With such an ionic substance-containing liquid being passed through the capacitor, the treatment is carried out in a suitable combination of [A] application of a DC constant voltage or DC constant current to collectors 3 and [B] short-circuiting between collectors 3 or a constant current discharge or in a suitable combination of [A] application of said voltage or current, [B] short-circuiting or discharge, and [C] reverse connection. For example, the combinations of ABABAB . . . , ABCBABCBABCB . . . , and ABABABCBCBCBABAB . . . can be used.

The treatment of an ionic substance-containing liquid is typically carried out in accordance with the following protocol.

1. Assemble the flow through capacitor and using a delivery pump or the like, feed the ionic substance-containing liquid from its liquid inlet.

2. From a DC constant voltage source, apply a voltage of about 0.5˜5 volts (in the case of an aqueous solution, limit the voltage value to about 2 volts to avoid electrolysis of water) to the terminals of collectors 3. As an alternative, apply a DC constant current of 3˜10 amperes, with the upper limit of the voltage set at about 2 volts.

In the case of an aqueous solution, the liquid at the liquid outlet is monitored with a conductivity meter or the like and short-circuiting or constant current discharge, application of a voltage or current, and/or reverse connection are repeated according to a suitable timing schedule. Time-wise control using a timer is possible. In short-circuiting or constant current discharge, the ionic substance electrically adsorbed on the electrodes 2 is released and discharged as a concentrated solution from the liquid outlet.

Reverse connection, that is to say switching of the polarity of connection, has the following advantage. Thus, even if a certain time elapses after completion of the discharge cycle, some potential may remain due to the internal resistance of the electrode, among other factors, so that the rate of ion elimination may drop in the immediately following cycle but when the connection polarity is reversed every few cycles, the ions adsorbed by the residual potential is readily released by the electric repulsive force in reverse connection.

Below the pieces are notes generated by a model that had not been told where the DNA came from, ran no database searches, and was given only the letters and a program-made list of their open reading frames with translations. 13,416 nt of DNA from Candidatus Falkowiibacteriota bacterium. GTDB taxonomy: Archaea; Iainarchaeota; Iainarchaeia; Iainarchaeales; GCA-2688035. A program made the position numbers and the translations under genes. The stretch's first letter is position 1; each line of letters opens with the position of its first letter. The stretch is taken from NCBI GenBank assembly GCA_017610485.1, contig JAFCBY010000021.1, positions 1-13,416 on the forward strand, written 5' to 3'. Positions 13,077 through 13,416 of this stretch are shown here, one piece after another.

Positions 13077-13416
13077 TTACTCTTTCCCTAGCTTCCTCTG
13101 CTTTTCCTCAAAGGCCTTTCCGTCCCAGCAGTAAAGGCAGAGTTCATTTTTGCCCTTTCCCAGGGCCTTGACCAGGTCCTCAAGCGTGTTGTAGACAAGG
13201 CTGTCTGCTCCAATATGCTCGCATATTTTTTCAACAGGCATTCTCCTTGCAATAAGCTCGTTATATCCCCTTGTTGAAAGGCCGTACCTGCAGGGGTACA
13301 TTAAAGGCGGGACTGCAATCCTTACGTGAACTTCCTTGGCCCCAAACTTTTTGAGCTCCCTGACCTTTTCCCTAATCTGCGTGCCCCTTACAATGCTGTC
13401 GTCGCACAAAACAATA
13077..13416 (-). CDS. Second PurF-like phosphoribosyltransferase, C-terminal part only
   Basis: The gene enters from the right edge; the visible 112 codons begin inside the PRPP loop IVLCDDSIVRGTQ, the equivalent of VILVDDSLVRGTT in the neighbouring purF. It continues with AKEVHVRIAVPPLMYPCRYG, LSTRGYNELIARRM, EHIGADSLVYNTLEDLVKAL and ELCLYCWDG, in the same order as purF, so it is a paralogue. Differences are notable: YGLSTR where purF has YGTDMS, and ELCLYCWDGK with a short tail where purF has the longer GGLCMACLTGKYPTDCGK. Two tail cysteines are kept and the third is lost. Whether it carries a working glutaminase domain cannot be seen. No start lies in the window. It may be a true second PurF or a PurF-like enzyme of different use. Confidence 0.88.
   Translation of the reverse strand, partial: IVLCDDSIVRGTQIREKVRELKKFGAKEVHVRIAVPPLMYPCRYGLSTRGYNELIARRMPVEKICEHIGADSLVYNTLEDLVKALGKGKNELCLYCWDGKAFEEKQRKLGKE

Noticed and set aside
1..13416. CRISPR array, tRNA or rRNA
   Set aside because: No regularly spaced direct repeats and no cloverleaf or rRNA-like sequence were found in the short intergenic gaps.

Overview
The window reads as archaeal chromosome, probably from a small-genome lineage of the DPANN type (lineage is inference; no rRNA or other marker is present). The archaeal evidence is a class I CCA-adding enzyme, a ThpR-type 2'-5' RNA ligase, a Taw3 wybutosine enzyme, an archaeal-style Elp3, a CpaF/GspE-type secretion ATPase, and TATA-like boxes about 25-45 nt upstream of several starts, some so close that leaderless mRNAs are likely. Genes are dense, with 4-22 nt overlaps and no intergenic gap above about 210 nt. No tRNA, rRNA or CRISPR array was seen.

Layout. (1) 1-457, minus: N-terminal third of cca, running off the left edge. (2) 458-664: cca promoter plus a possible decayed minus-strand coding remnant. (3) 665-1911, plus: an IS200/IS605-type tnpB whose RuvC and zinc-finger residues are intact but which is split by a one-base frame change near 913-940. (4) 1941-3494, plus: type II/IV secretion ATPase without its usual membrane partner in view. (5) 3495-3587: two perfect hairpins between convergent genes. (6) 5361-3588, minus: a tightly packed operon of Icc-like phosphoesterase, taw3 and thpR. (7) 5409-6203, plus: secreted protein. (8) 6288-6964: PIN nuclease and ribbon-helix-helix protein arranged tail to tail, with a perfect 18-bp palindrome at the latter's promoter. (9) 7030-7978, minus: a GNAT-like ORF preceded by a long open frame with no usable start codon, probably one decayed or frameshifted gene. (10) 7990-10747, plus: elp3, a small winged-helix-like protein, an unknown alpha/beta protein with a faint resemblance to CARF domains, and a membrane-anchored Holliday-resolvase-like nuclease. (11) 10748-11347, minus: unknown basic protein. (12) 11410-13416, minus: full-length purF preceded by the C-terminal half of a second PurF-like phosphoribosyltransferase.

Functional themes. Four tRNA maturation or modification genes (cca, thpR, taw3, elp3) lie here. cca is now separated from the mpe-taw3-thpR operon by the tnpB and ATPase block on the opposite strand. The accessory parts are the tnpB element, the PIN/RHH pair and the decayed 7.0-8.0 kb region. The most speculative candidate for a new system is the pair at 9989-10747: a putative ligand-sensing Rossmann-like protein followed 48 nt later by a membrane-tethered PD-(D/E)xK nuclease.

In the treatment of a liquid, it is advantageous to reverse the direction of liquid flow according to a predetermined program, for the substances which may plug the equipment can then be flushed off.

While the capacitor is not used or in the preparation before use, it is preferable to maintain the capacitor in a condition such that a voltage only is applied without introduction of a liquid. In this condition, a very clean liquid is formed within the electrode to redissolve the various salts precipitated on the electrode surface so that the plugging of the device by such solids may be prevented or delayed.

The flow-through capacitor of the invention can be used either in parallel connection or in serial connection. Moreover, the discharge current of one previously charged capacitor can be used as a charging current for another capacitor and this is particularly useful for supplying a large initial current. The flow-through capacitor of the invention can be applied to a fuel cell.

Operation

The principle of treatment of an ionic substance-containing liquid with the flow-through capacitor of the invention is now explained taking the case in which said ionic substance-containing liquid is an aqueous solution of sodium chloride as an example.